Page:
Small Business and Startups: Customer Service Marketing Manifesto

I’ve written and spoken often about how customer service for us is a marketing tactic and how we view our customer service as a part of our marketing department.

It’s simple ‚Äď great customer service begets great customer satisfaction, which begets great word of mouth.

But there’s another layer to this strategy that is important to understand, and, as a small company, it is important that we articulate our approach and live by it.

Customer service does not have to be a reactive part of our marketing strategy.

Of course, our agents can, and should, be ready to respond to a customer call or email (and do it quickly!). Still, they must also proactively reach out to our customers, engage them on a human level, build relationships that can lead to a higher customer lifetime value (CLV), reduce our refund rate, mitigate our fraud risks, and create happier, more loyal customers who, in turn, will indeed help to spread that good word about our service!

There are multiple moving parts to executing this strategy, and it has to start with our people:

  • we need to be smart and behave smarter
  • we need to be articulate and have the ability to communicate clearly in both our written and conversations
  • we must be empathetic and always keep the customer’s experience at the highest, most satisfying level
  • we must be Human. After all, human beings are inclined to respond well to others of the same species.

We have to relate to each other, we have to seek each other out, and we have to want to connect with others. These factors will make our customers (past, present, and future) wonderful assets that we can benefit mightily from, both in profits and in action.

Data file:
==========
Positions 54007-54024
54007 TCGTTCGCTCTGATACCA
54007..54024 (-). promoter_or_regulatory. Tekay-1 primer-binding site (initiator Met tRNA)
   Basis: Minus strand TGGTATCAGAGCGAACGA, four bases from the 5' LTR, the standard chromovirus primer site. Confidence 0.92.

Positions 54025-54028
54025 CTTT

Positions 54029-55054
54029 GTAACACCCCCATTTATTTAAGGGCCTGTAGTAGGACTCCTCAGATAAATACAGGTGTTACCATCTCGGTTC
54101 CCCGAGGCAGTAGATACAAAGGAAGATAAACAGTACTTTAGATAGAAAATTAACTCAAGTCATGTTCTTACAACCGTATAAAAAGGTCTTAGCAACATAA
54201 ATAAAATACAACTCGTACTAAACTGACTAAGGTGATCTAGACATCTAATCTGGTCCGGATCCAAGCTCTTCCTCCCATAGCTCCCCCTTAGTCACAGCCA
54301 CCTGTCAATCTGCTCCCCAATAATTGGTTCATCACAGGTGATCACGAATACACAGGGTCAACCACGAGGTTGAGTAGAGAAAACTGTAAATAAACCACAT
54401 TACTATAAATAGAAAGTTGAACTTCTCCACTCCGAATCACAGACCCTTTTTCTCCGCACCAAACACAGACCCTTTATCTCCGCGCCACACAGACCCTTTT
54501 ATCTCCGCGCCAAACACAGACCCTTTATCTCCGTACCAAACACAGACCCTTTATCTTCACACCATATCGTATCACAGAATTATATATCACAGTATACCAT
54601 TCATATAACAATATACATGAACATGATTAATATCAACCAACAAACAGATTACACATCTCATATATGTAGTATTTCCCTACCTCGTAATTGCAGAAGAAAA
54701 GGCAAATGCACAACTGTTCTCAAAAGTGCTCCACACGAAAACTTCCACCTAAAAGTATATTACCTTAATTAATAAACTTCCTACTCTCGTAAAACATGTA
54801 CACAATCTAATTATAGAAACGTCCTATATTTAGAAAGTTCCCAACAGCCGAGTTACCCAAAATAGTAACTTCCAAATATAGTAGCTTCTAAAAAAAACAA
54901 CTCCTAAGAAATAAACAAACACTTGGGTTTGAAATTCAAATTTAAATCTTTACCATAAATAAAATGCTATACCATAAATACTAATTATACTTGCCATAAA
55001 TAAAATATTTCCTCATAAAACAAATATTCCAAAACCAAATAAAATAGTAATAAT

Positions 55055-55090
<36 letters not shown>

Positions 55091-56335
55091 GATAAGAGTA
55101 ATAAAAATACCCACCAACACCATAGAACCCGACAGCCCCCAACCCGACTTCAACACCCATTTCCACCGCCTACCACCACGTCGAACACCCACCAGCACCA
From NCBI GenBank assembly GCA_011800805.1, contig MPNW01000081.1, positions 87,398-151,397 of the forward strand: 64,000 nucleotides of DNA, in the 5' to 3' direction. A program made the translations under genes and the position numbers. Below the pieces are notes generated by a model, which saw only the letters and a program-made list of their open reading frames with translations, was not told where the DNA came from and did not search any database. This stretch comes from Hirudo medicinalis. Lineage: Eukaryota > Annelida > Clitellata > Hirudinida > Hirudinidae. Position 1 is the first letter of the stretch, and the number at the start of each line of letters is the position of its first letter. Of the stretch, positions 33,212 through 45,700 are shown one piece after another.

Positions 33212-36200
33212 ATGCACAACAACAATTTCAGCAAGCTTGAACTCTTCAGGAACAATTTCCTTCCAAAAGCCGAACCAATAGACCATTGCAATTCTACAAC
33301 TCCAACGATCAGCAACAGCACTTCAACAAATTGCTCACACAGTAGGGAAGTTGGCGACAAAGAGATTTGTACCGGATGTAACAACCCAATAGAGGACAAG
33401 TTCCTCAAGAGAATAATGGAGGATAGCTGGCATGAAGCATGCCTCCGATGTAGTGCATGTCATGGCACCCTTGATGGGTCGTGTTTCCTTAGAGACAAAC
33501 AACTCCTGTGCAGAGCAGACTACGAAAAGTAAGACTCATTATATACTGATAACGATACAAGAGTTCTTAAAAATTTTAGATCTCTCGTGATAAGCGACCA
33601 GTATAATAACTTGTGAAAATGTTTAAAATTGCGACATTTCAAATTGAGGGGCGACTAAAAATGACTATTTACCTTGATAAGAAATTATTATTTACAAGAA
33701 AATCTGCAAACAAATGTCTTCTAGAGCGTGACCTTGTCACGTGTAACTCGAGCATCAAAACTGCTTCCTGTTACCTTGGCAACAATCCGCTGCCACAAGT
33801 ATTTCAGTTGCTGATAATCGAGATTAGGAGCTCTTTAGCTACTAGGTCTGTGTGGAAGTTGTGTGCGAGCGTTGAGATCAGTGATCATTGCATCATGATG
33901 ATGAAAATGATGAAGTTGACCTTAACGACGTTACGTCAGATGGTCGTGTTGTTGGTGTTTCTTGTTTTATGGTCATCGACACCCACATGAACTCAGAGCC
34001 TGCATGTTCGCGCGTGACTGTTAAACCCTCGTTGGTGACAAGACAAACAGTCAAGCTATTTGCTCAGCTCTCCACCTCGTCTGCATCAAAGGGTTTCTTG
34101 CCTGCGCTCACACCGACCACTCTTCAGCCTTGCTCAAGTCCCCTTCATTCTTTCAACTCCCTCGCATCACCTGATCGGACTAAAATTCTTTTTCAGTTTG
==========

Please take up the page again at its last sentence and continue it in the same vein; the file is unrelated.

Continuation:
When I speak of ‘moving parts,’ I refer to the multiple, often complex pieces to this strategy.

It’s not easy to build a culture of support, and it’s even harder to make that culture an important element of our marketing strategy.

To deliver great customer services, you must hire great people, train them well, give them the right tools, resources, and rewards, and build a culture of helping.

1. Our people. 

It has to start from day zero – from the moment you start a business.

How we describe the positions, we need to be filled critically important. Our descriptions must be detailed, descriptive, and fun.

We must be very specific that we do not want boilerplate resumes and cover letters, nor are we looking for boilerplate applicants. We must look for creative individuals from varied backgrounds, but mostly they have to tell us through their application why they are a good fit for a creative, relaxed, hard-working team.

When the emails start rolling in, we must ignore the hacks and the job-link-click-copy-and-pasters and focus on those who show us their ability to communicate, their unique personalities, and their creative approach to solving a problem (i.e., applying to crowdspring in such a way that they’ll get our attention).